DEEPENING OFFSHORE RESEARCH CAPACITY IN SOUTH AFRICA
Last week, Hub researcher Kerry Sink (South Africa National Biodiversity Institute) and a team of marine scientists in South Africa embarked on a multi-institutional and multi-disciplinary offshore expedition to enhance the capacity of young southern African scientists and to collect data in outer shelf and deep-sea habitats. The cruise is funded by the Hub.
The main aim of the cruise is to develop the capacity of a team of young researchers who can work together to solve the challenges of offshore research and management. Research goals include the use of cutting-edge genetic research to detect environmental DNA of threatened species, exploring patterns in invertebrate and fish biodiversity with increasing depth and work to understand the drivers of these patterns in the dynamic high current environment of the Amathole Offshore Protected Area. The project also includes innovative, social and cultural aspects that recognise the deep human connections with the ocean and the team are working on understanding the use of marine species in medicine and ritual practices, including the identification and mapping of Culturally Significant Areas in the coastal and ocean environment.
The cruise is funded by the One Ocean Hub and it’s an initiative of the Capacity Strengthening component of the Hub. Last year, Hub researchers together with collaborators undertook a study to understand the challenges and solutions to develop capacity for deep-sea research and management in South Africa. One of the recommendations was to hold dedicated in-country expeditions using available or locally developed technology under local conditions. This can provide relevant opportunities for more researchers and is a valuable addition to the more common approach where one or two scientists are able to participate in an international expedition with equipment that is usually not available in-country.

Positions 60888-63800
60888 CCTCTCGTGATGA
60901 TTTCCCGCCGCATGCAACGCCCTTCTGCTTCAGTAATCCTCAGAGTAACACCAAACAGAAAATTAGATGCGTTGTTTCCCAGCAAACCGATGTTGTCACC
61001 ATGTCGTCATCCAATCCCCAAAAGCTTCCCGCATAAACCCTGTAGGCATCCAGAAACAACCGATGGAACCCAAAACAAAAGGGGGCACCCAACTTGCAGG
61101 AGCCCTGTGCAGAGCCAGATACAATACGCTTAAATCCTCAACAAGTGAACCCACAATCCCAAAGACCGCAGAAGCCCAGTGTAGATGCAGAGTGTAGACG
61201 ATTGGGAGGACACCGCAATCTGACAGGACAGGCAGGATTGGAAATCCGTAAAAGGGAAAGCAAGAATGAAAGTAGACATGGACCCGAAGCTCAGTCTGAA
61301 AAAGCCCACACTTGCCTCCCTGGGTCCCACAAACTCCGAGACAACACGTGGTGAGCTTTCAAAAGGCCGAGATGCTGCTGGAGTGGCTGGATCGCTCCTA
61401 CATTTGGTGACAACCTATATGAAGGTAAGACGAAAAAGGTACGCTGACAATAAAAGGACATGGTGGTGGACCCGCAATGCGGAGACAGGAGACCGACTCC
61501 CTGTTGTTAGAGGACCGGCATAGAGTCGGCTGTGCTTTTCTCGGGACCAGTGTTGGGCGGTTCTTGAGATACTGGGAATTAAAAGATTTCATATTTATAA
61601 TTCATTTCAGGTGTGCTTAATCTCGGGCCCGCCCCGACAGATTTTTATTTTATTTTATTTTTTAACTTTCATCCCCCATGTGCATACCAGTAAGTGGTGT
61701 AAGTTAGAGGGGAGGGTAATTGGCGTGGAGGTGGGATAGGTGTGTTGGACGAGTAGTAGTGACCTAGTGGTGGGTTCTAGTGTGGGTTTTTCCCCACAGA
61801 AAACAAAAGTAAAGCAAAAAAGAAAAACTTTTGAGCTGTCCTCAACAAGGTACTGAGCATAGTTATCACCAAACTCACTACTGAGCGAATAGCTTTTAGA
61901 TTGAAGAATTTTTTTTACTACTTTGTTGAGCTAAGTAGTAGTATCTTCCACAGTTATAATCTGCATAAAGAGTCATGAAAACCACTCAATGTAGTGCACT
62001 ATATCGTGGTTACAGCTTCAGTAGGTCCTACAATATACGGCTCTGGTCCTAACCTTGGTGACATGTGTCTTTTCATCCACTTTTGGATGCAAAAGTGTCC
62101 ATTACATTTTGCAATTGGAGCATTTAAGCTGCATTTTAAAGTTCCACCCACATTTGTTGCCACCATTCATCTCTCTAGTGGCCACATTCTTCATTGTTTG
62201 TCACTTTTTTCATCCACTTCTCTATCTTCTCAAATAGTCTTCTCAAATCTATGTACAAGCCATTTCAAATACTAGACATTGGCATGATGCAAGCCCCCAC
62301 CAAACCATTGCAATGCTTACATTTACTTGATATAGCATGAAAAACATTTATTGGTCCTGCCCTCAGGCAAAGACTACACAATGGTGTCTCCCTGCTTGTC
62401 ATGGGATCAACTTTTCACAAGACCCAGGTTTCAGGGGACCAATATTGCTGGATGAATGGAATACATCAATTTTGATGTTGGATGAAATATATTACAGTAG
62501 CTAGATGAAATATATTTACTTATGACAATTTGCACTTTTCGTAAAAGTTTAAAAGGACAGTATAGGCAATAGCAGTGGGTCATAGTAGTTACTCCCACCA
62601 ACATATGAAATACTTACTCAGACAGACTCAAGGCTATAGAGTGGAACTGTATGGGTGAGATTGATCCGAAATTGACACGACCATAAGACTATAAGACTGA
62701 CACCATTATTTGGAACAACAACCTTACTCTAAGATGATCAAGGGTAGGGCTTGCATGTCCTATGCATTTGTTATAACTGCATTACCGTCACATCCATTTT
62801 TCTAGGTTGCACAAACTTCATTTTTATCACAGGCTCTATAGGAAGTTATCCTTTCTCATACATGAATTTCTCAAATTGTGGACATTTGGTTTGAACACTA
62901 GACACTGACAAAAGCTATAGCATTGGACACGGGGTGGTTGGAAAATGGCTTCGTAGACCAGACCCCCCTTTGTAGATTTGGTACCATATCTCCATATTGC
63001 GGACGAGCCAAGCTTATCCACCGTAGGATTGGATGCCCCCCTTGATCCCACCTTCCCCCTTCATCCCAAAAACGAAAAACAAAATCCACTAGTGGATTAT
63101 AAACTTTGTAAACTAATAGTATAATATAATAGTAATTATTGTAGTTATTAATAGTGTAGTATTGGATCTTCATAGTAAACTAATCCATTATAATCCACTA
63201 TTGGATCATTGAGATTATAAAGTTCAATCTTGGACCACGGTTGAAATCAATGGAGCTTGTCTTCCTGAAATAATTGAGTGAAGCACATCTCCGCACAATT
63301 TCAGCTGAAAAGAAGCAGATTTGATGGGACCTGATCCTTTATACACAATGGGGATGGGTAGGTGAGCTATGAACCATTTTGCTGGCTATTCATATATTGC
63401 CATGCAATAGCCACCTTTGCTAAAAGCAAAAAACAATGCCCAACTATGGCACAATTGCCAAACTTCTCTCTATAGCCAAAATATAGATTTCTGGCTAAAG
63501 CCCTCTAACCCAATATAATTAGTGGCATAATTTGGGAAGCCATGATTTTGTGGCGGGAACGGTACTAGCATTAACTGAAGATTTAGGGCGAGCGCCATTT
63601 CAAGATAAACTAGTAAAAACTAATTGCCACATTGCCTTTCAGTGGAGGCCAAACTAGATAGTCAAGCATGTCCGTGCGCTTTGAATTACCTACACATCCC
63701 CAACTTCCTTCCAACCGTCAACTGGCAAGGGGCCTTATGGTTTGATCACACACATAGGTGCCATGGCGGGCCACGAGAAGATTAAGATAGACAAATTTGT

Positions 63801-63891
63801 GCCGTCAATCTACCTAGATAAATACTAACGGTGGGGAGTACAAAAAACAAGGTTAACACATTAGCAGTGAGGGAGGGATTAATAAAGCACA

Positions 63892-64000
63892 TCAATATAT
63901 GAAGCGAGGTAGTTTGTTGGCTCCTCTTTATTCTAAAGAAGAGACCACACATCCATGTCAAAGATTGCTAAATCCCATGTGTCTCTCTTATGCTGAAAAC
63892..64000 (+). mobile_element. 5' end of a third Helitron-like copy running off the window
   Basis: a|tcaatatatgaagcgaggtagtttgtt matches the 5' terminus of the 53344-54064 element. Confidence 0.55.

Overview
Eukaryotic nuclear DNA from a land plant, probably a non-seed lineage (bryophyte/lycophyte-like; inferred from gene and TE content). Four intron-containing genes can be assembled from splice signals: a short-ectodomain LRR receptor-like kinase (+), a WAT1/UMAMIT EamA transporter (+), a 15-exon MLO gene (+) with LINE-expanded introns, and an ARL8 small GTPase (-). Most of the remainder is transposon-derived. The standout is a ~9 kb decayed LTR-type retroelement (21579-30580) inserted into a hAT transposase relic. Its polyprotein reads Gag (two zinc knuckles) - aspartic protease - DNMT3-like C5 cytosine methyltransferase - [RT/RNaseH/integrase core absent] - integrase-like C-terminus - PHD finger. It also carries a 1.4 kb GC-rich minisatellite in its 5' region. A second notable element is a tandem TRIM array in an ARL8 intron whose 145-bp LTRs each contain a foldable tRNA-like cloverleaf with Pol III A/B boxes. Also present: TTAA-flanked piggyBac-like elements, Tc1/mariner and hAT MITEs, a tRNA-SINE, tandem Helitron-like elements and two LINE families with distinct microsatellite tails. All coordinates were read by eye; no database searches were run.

The expedition is led by a young marine biologist, Luther Adams (South African National Biodiversity Institute).
“This expedition is allowing me to achieve a life-long dream to explore South Africa’s oceans and to use modern technology and new techniques to uncover the secrets that lie far beneath the sea surface”, he says.
The research gear includes a Remotely Operated Vehicle (ROV), deep-sea landers and oceanographic instruments. The ROV captures video and images and can collect biological samples using a manipulator arm. Researchers will explore underwater caves and canyons and hope to find the elusive coelacanth which was first trawled off East London in South Africa in 1938 but since then has only been seen much further north of Pumula and Sodwana Bay in KwaZulu-Natal and in other countries in East Africa.
Landers are remote underwater video stations that are baited and allow scientists to record fish, sharks and other deep-sea creatures attracted to the bait. The team hope to deploy the landers to depths of up to 900 meters and it is the first time that such technology is being used below 363 meters in South Africa. Thembelihle Dube, a participating masters student from Rhodes University is particularly excited to see what fish will be found in deeper waters:
‘’This expedition will provide our first glimpse of what’s happening beyond the shelf in this poorly studied region’’.